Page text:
Areej Le Doré Chinese Oud

Chinese Oud, the latest release from Areej Le Doré, is a perfect example of a self-taught perfumer honing and refining his style over time to become the equal of many professional, big house noses today. The opulent parfum is the result of a collaboration between Russian Adam and his friend, Jamira Oud, who distilled and worked on many of the rare Chinese raw materials, including wild, aged, nearly extinct Hainan agarwood which is considered by many collectors to be one of the top varietals in the world due to its unusual floral, fruity, and citrus tonalities.

I’m going to tell you upfront, right from the start, that I loved Chinese Oud and I thought that it was not only complex but also one of the more approachable, versatile, refined, non-blocky, and smooth floral leather ouds (or floral oud orientals) from Areej Le Doré.

Chinese Oud, 10 ml bottle version. Photo: Areej Le Doré

Chinese Oud, 10 ml bottle. Photo: my own.

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Areej Le Doré Cuir de Russie

Cuir de Russie, the upcoming S6 release from Areej Le Doré puts me in a tricky spot as a reviewer. On the one hand, it is one of my favourites out of the new S6 collection when worn on skin, evoking at different stages Roja Dove‘s Fetish Pour Homme, Jacques Guerlain‘s aesthetic in old vintage classics, and even Serge LutensCuir Mauresque for a brief moment.

On the other hand, Cuir de Russie should NOT actually be worn on skin, due to its core ingredient of crude birch tar which is deemed inadvisable and unhealthy when in contact with the skin. In fact, the use of crude birch tar is flat-out prohibited in any fragrance that is intended for the skin. (Only rectified birch tar can be used, and in highly regulated levels at that.) Consequently, Russian Adam calls Cuir de Russie a “garment fragrance” and explicitly advises that it should only be applied to fabric. I did not follow the advisory and wore the fragrance both ways. I doubt I will be the only one to do so.

Which brings me to my dilemma: How do I write about a fragrance that is a singular monolith when worn in the way that is advisable and when that description would entail three short paragraphs but when the inadvisable, health-dangerous way would yield thousands of words of enthusiasm?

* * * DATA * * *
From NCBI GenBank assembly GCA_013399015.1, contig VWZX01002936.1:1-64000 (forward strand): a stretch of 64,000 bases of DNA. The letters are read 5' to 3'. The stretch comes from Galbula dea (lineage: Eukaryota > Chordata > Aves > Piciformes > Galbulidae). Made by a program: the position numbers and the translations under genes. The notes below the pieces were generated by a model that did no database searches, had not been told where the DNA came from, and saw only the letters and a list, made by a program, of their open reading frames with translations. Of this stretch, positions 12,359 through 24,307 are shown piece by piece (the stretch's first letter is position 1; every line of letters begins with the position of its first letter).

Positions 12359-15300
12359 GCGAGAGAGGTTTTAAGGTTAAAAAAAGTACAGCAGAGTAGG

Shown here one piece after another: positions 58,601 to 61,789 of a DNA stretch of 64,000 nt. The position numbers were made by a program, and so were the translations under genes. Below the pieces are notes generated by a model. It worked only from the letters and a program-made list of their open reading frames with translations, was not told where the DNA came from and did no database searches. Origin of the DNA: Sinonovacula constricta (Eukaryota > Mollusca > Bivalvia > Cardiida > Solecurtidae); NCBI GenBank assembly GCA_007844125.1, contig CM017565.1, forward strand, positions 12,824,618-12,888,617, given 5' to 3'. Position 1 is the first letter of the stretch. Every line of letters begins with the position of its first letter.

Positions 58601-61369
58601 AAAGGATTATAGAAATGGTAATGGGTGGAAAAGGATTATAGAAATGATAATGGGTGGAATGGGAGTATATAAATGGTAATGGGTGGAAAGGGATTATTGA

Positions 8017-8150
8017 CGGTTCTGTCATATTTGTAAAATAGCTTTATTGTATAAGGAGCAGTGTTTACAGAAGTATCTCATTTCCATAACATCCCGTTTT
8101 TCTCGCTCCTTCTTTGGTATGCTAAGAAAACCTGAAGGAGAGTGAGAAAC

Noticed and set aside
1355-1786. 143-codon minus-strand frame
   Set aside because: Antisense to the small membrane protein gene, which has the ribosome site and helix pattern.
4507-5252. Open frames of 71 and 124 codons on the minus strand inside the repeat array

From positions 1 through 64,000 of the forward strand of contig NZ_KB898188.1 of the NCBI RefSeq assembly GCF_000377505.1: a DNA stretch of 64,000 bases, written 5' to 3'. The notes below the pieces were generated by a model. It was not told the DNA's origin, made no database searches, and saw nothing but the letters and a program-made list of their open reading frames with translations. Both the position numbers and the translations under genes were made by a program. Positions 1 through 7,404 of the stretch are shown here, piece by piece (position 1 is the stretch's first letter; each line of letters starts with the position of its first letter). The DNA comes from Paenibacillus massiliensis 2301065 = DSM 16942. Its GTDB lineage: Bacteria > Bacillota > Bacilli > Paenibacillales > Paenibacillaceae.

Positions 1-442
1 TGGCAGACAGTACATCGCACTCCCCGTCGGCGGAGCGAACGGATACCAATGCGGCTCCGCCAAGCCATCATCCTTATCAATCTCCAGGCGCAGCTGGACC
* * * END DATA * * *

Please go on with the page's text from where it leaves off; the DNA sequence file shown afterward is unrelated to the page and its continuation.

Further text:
Photo: NASA, the Horsehead Nebula.

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St. Clair Scents — Part II: Gardener’s Glove, Frost & First Cut Reviews

Gardener’s Glove, First Cut & Frost. Photos from St. Clair Scents. Collage is my own.

Gardener’s Glove, Frost, and First Cut encapsulate the philosophy and world of their creator, Diane St. Clair, who was profiled at length in Part I. On an olfactory level, they are nature-based bouquets (with roughly 80% natural raw materials or essences) that embody the smells of the world around her — the gardens, flowers, meadows, grass, hay, woods, and earth — but they are also extensions of her artisanal philosophy, a philosophy which has made her gastronomy and the Michelin world’s Queen of Butter:

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Ensar Oud Aroha Kyaku Oud & Sultan Leather Attar

Today, I wanted to take a look at two fragrance oils from Ensar Oud: Aroha Kyaku, an appealing, deep, dark, and velvety oil that smells primarily of vetiver, tobacco, leather, and smoked oud chips; and Sultan Leather, an utterly gorgeous and sumptuous attar that pairs the best Cuir de Russie leather that I’ve ever encountered with a plethora of chypre and oriental notes, including beautifully lush roses.

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